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Navy’s Plan To Go Green Is Falling Apart

The US Navy had a bold plan to redesign its fleet to operate on renewable energy, a plan that may be falling apart.

The U.S.S. Nimitz. Photo: Burt Lum

The U.S. Navy had a bold plan to redesign its fleet to operate on renewable energy, starting with an aircraft carrier strike group, the U.S.S. Nimitz.

With Iran once again threatening to close the Strait of Hormuz, a waterway that serves as a bottleneck for the westbound transport of Middle Eastern oil, the Navy certainly has an interest in developing an oil-free way to power its fleet. (Though, as the Christian Science Monitor reports, the Iranian threat may have been circumvented by a recent Saudi Arabian pipeline.) Iran’s push is only the most recent example of a long history of Middle East conflicts.

But the Navy may be its own worst enemy in this mission. In an in-depth piece called “How the Navy’s Incompetence Sank the ‘Green Fleet‘, Noah Schactman describes the Navy’s dependence on an uncertain fuel source and the havoc fluctuations in the oil markets have wrecked on the military’s long-term financial planning. He says,

In the Great Green Fleet,  Mabus’ team couldn’t have chosen a more powerful symbol to showcase their alt-energy push. There are 12 operational, full-sized aircraft carriers in the world. One is French. The other 11 are American. And they do not travel alone. Accompanying each 100,000-ton behemoth is a “carrier strike group” of nine fighter-jet squadrons, a dozen helicopters, a guided missile cruiser, at least one destroyer, and an oiler. Once assembled, these groups are offensive powerhouses that dominate hotspots from the Libyan coast to the Taiwan Straits. On the geopolitical chessboard, they are the queens.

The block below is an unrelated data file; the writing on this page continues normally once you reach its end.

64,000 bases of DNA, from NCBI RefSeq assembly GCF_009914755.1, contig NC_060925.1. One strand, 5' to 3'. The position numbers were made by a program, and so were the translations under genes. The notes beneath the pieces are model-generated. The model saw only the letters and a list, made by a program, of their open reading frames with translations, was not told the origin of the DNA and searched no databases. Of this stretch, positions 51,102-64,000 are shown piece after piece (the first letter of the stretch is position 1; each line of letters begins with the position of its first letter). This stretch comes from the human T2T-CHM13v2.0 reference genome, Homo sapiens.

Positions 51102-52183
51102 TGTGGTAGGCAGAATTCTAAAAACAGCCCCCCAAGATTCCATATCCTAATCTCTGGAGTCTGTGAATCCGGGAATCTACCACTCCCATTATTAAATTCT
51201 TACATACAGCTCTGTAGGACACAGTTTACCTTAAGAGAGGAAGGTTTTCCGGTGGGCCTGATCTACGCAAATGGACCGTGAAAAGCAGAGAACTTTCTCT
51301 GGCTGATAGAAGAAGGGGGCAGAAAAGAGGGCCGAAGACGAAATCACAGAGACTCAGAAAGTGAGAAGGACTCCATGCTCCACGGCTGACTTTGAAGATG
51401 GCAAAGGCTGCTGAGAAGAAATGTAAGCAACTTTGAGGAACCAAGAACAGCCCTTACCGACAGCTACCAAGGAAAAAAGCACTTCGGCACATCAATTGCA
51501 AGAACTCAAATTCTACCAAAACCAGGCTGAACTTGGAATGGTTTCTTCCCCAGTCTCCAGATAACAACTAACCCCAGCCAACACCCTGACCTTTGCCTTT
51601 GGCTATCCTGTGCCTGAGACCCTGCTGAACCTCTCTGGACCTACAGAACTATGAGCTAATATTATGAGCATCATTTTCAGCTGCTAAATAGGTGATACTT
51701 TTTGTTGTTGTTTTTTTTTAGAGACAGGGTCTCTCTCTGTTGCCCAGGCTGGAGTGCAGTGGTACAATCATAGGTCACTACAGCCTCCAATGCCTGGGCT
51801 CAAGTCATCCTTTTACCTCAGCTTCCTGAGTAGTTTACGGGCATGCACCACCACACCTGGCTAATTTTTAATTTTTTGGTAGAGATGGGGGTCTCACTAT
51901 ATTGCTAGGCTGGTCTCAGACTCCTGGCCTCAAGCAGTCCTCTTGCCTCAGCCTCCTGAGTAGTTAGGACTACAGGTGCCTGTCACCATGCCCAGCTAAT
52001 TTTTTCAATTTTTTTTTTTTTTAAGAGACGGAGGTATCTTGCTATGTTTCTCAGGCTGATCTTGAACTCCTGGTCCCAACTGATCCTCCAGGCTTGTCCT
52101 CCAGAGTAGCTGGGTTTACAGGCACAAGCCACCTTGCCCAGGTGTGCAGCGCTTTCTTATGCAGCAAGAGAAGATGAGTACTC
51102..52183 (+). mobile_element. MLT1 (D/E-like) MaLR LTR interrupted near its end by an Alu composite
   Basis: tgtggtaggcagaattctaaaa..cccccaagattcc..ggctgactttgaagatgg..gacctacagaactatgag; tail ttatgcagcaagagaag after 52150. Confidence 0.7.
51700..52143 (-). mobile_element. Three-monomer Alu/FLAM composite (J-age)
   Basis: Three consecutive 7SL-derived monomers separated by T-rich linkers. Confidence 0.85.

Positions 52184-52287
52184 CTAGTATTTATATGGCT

The symbol and the dream weren’t to last, however.

Support for the Great Green Fleet — and for Mabus’ entire energy agenda — has collapsed on Capitol Hill, where both Republicans and Democrats have voted to all but kill the Navy’s future biofuel purchases. In the halls of the Pentagon, the Navy’s efforts to create a biofuel market are greeted with open skepticism. Even inside the environmental community, there’s deep division over the wisdom of relying on biofuels.

Schactman reports that the “Great Green Fleet demonstration will go as as planned. The next move after that, however, is unclear.”

More from Smithsonian.com:

How to Choose What To Plant For Biofuel

A Little Independent Energy Experiment on the Prairie

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About Colin Schultz
Colin Schultz

Colin Schultz is a freelance science writer and editor based in Toronto, Canada. He blogs for Smart News and contributes to the American Geophysical Union. He has a B.Sc. in physical science and philosophy, and a M.A. in journalism.

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